Drawer Pull Hardware Placement

cabinet drawer hardware placement diagram for narrow and wide drawers

Typically, standard drawer pulls are centered both vertically and horizontally on the drawer front. The size of the pull depends on the size of the drawer itself and it’s okay to use different sizes of the same pull in the same space! You can also install drawer pulls centered on the top rail, if you choose.

Pulls are generally 1/3 the size of the drawer front itself, so larger drawers get larger pulls and smaller drawers get smaller pulls. You can also use knobs on drawers. Simply follow the same rule and center the knob both horizontally and vertically. If your drawer is 24″ or greater, consider using two knobs or two small pulls instead of one large one.

For this, divide your drawer into thirds and place your knob in the center of the first and third sections. This will give you a nice, balanced look but also one that functions easily.

Belwith Keeler Fuller Chrome Cabinet Pull on white cabinets

I broke this rule in my own kitchen and used a 10″ pull on a 33″ cabinet drawer, so just under 1/3 of the size. I did consider using two knobs and I love the vintage chest of drawer look that two knobs gives. In the end, though, I decided that was too much hardware next to my ILVE range and so opted for 10″ pulls instead.

white cabinets with quartzite counter and backsplash and glossy black ILVE range with brass hardware

Drawer Pull Exceptions

Cup Pulls

Cup pulls should only be used on drawers, never doors. And because of the angle at which you pull on them, they are used only for lower drawers, not upper. You can still center them on your drawer fronts or, for larger drawers, double up!

Finger Pulls

Finger pulls are the exception to everything! These pulls are often used for their clean, streamlined look. They should be mounted to the top corner of lower cabinets, and lower corner of upper cabinets, on the side opposite the hinges. Putting them in the corners like this will create a streamlined look between two doors. For drawers, you can mount finger pulls centered along the top edge.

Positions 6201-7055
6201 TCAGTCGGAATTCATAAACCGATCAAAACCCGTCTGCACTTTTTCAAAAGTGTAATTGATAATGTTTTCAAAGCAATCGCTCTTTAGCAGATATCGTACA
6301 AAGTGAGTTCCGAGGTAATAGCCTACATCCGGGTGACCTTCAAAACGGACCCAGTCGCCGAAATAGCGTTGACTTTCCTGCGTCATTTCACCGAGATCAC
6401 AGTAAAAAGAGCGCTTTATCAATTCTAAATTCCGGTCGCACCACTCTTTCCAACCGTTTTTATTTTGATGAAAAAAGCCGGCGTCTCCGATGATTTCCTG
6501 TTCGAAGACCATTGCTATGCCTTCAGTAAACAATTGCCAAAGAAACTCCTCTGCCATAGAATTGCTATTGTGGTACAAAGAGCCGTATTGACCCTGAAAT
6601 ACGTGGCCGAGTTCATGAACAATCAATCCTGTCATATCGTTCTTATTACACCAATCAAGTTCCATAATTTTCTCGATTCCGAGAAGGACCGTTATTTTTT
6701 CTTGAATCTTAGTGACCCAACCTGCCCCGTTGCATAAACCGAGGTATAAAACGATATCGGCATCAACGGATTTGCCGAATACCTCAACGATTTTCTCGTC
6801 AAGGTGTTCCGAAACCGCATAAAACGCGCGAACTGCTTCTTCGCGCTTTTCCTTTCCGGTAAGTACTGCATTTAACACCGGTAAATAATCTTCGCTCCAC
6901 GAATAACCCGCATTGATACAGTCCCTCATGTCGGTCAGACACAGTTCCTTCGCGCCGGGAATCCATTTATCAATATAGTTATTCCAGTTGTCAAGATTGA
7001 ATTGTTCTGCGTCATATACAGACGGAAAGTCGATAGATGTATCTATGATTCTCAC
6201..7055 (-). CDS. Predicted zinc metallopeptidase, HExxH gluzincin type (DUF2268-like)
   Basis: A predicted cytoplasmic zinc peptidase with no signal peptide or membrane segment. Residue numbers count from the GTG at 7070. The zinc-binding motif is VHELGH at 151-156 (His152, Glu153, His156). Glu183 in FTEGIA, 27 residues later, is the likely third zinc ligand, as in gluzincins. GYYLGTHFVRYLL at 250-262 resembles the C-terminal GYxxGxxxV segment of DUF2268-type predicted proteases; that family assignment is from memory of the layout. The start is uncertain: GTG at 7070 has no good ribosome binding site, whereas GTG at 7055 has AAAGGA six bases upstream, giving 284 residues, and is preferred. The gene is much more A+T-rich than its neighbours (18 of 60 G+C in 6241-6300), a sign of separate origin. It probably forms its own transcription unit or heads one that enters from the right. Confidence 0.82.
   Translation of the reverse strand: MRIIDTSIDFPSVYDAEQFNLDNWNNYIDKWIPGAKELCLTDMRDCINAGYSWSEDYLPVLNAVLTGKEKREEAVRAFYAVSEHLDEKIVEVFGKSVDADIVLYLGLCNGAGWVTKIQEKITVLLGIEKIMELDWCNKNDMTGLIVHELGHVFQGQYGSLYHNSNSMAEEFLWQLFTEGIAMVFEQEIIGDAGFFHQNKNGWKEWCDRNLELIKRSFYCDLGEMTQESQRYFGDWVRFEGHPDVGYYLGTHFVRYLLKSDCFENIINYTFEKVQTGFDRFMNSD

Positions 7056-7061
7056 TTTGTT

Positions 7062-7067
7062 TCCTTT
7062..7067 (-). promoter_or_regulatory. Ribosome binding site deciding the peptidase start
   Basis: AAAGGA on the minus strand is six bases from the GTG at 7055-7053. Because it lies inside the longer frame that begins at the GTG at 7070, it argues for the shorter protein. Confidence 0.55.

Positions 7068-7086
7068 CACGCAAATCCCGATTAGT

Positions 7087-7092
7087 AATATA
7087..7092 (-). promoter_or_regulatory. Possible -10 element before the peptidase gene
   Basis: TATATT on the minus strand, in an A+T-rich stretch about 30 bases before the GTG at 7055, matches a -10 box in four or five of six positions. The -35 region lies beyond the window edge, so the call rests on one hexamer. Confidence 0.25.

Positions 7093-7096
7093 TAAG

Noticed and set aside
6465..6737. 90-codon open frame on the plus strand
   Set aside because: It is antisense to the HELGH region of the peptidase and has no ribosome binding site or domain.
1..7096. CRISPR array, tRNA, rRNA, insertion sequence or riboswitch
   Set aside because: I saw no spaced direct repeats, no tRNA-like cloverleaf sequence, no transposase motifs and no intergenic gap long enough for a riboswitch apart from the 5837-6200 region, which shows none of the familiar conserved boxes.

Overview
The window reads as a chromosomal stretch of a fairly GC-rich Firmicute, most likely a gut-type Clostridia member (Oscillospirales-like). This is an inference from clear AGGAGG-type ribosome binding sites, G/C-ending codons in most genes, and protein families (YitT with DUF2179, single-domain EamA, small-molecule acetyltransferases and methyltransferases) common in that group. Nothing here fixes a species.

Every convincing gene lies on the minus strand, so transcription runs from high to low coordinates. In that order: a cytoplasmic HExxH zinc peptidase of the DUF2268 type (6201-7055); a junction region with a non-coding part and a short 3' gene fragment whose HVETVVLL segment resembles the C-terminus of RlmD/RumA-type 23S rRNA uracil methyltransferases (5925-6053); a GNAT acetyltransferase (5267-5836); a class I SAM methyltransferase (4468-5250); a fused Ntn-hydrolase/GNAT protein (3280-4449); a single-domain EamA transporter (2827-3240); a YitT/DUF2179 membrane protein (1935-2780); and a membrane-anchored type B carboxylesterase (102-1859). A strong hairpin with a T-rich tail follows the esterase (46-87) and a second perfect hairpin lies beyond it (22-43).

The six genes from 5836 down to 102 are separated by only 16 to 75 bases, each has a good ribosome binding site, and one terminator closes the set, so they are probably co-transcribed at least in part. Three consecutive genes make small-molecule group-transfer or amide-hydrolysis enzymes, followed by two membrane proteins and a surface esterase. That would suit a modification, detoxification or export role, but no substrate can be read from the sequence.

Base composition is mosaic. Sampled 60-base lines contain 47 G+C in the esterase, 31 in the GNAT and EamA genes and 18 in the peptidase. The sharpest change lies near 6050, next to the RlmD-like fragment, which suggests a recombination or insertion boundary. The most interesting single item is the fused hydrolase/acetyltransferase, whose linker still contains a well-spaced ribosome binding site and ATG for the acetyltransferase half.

The Importance of an Installation Template

I can’t stress the importance of a hardware template enough! Making a template means that you don’t have to measure every single door and drawer, plus it reduces the chance of a mistake!

Sadly, my contractor didn’t use a template and miscalculated the hole for 10 doors/drawers! This meant that he had to reorder them for me and try again. Luckily, a different crew came out for the re-install and they made a template.

cabinet hardware template on a white door with hole for knob being drilled

You can buy ready-made templates online that are designed to fit most doors/drawers. If not, your installer will need to make his own.

Cabinet Hardware Sources

Below are links to the various knobs and pulls used in my kitchen and primary bathroom shown in the photos above.

More Design Guides

white kitchen cabinets with unlacquered brass pulls with text overlay for hardware placement guide